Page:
[A friend of the duchesse wrote, of her final months:]
“She did not stop crying. For six months, a deep sadness, great sufferings without certain causes weakened her each day more.”
A last blow hit her when they were forced to announce to her this horrible news: on October, 16th, 1793, Marie-Antoinette had been beheaded in Paris. This was the true beginning of Madame de Polignac’s agony.
She could not survive the queen, and she herself died on December, 9th, 1793, one month and a half, precisely, after her friend.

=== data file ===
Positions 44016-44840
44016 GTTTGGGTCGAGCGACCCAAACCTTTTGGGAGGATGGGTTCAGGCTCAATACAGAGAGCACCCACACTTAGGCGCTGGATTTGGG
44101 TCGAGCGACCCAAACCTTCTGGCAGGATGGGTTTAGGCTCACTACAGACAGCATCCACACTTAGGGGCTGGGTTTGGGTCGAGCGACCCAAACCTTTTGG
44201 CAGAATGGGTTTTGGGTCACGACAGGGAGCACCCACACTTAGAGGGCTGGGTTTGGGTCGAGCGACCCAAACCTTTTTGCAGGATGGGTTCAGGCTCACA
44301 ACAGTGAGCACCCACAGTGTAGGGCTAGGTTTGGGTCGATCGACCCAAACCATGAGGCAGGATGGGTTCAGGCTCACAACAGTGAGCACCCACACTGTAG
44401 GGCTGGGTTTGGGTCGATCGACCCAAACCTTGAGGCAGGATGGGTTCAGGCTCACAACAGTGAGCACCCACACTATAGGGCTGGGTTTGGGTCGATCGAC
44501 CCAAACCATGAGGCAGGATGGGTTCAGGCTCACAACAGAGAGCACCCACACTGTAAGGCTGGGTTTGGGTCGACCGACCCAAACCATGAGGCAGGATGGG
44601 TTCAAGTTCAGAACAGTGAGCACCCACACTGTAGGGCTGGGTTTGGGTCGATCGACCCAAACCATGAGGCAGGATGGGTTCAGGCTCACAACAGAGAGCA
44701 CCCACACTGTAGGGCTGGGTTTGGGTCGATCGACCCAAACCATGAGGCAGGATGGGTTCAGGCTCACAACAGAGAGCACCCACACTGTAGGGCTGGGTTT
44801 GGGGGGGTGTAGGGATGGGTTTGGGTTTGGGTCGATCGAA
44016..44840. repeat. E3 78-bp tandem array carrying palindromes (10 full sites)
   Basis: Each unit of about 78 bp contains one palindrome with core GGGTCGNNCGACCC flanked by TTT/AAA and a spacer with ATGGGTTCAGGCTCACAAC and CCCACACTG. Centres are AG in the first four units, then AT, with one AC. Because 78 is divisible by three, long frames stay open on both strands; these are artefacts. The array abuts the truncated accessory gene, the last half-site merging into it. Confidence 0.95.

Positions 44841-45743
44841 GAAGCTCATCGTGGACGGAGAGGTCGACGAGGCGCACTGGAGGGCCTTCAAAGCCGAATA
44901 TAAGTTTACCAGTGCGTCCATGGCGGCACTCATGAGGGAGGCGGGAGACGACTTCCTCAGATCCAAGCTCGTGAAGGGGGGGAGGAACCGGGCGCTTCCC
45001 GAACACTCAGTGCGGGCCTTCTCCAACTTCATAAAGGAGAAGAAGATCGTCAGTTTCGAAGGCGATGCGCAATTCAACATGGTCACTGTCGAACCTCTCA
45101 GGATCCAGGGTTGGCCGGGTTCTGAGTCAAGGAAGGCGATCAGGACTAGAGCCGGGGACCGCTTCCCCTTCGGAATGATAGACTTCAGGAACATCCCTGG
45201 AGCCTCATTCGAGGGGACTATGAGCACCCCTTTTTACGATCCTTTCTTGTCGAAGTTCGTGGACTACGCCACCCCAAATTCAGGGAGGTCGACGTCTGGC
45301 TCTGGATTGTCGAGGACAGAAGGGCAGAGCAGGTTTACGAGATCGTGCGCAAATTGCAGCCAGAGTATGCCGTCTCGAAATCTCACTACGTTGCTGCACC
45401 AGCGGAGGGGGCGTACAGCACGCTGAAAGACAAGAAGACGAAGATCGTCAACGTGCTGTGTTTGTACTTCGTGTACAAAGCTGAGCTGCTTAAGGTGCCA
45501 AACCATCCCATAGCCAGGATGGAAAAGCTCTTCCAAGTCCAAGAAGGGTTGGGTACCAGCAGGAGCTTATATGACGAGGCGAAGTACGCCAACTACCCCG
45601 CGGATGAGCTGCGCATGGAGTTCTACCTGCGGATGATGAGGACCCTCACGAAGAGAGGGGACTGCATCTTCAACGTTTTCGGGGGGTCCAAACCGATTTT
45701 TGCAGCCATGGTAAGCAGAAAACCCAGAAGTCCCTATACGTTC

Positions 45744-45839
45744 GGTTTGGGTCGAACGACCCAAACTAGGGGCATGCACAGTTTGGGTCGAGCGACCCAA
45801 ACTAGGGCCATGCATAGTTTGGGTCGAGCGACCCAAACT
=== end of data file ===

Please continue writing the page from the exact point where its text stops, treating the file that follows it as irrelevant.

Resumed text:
A witness told of her death: “Her last sigh was but her last breath, and to tell this in one word, her death was as sweet as she herself had been. She was buried in Vienna and they wrote on her tomb her name only, followed by this mention: ‘Dead from suffering’ on December 9th, 1793.”
—Historia magazine, June 1977; translation from ‘Madame de Polignac and the Politics of Calumny’ on The Catholic Writer’s Guild